BP's phase three of the $12 billion West Nile Delta project offshore Egypt will come online by the end of this year, nearly 12 months behind the earlier scheduled deadline, the company said in a conference call this week.
The third phase includes the development of the Raven field, located in the offshore area encompassing five gas fields across the North Alexandria and West Mediterranean Deepwater offshore concession blocks which BP is developing in phases.
“The Raven project in Egypt is now expected to come on stream around the end of 2020,” said BP during the quarterly results call. To remind, BP had in February 2019 said it would bring Raven online by the end of 2019.
BP holds an 82.75% stake in the project. DEA Deutsche Erdoel holds the remaining 17,25%.
BP has already brought online the first and second phases of the West Delta Nile project including the fields of Taurus and Libra that started production in 2017.
During the second stage, which involved the Gizan and Fayoum project, eight gas wells, producing an estimated 400 million cubic feet of gas/day was completed a year ago with BP optimistic the output will rise to 700 million cubic feet of gas daily in the medium to long term.
The project was developed as deepwater, long-distance tie-back to an existing onshore plant.
BP North Africa regional president Hesham Mekawi previously said: “production from Giza and Fayoum will sustain local energy supply and keep us (BP) on track to triple our net production from Egypt by 2020.”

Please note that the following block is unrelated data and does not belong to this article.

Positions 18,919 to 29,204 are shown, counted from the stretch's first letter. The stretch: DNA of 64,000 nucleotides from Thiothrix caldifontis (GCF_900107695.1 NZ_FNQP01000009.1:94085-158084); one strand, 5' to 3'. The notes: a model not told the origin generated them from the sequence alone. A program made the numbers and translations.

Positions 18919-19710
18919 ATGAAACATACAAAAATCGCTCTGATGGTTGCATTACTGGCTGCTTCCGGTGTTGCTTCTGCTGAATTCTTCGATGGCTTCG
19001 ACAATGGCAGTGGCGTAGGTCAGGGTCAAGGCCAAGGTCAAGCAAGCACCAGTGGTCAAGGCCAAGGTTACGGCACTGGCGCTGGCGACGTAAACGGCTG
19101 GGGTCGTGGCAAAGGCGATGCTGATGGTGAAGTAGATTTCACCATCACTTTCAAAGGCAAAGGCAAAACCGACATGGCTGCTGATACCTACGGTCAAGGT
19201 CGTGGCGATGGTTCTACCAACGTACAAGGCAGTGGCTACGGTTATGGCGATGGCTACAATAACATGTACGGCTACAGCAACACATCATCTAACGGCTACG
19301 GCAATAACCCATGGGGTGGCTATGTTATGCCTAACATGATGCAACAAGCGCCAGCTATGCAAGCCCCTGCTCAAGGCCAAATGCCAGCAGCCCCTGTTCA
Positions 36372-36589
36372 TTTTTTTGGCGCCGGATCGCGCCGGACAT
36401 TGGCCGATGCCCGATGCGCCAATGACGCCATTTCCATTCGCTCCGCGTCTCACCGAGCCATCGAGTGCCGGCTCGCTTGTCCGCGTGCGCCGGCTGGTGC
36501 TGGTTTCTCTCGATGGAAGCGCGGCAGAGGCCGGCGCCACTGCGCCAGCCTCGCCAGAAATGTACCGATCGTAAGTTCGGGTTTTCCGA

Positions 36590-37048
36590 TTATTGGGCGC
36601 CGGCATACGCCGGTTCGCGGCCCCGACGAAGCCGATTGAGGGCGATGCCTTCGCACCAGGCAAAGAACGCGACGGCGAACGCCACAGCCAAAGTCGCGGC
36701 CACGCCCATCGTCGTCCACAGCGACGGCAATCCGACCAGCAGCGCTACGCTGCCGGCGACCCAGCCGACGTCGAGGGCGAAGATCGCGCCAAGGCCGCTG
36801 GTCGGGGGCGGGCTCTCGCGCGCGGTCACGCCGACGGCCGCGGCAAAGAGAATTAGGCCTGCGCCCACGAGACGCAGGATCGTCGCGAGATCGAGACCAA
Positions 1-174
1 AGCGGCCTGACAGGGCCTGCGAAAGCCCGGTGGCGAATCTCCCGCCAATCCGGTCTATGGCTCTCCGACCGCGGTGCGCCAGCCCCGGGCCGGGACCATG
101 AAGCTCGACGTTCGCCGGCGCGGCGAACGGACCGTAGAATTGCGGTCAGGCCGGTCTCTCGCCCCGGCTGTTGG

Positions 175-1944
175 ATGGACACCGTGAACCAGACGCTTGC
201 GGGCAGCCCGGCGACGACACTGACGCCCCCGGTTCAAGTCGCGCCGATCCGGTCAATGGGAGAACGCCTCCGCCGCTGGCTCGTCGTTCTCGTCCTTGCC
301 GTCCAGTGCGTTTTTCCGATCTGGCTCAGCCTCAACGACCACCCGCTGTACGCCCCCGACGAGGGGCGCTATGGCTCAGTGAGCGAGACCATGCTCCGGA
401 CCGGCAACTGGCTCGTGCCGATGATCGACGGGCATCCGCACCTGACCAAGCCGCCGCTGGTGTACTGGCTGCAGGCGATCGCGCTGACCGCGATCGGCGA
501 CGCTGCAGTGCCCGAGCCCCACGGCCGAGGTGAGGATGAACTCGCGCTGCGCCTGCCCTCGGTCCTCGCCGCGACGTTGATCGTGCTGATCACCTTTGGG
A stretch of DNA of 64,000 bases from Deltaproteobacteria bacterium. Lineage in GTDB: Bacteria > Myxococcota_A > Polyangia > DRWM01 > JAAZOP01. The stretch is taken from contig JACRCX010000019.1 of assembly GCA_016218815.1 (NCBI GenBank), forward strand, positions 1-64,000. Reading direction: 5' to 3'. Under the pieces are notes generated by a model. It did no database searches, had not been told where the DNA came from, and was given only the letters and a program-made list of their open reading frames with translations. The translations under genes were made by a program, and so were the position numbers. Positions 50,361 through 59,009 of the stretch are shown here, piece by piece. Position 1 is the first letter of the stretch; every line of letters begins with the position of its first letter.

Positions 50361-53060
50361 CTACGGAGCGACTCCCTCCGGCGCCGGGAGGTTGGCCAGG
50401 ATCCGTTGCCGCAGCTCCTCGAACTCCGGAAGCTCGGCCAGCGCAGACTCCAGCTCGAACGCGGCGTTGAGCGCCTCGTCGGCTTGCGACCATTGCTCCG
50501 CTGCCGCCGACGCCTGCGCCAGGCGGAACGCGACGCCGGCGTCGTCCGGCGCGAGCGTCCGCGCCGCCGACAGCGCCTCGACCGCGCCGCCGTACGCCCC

Completion of the West Nile Delta project by BP would be a major boost for Egypt as it is likely to produce an estimated 1.4 billion cubic feet daily, an equivalent of slightly more than 20% of the North African country’s current gas production.
BP said the gas to be produced from the West Nile Delta project will be “fed into the national gas grid.”
There is momentum in Egypt for ramping up of offshore gas production in the country after the government overcame the challenges of a decelerating economy on the back of increasing domestic oil consumption and imports to reduce substantially the $6.3 billion debt owed to foreign petroleum companies.
Last December, President Abdel Fattah el-Sisi’s government announced it had paid $5.4 billion accrued in the previous seven years with the remaining $900 million expected to be paid out by the end of the financial year.
If BP and its partner DEA do achieve the production of the projected 1.2 to 1.4 billion cubic feet daily from the West Nile Delta project, it will help Egypt meet the increasing consumer demand for gas, which analysts previously said has surpassed the global consumption rate.
Furthermore, Egypt had previously reported a reduction in gas production at least until Eni’s discovery of the giant Zohr gas discovery in the Mediterranean Sea, which if combined with other latest discoveries is likely to wean off the North African country from too much reliance on imports to power its ambitious industrial expansion plan.